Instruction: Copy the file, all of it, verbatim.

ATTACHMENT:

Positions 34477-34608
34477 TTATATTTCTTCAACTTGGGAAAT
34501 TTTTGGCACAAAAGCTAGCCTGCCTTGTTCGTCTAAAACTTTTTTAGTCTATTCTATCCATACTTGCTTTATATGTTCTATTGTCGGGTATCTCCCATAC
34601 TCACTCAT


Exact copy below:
Positions 34477-34608
34477 TTATATTTCTTCAACTTGGGAAAT
34501 TTTTGGCACAAAAGCTAGCCTGCCTTGTTCGTCTAAAACTTTTTTAGTCTATTCTATCCATACTTGCTTTATATGTTCTATTGTCGGGTATCTCCCATAC
34601 TCACTCAT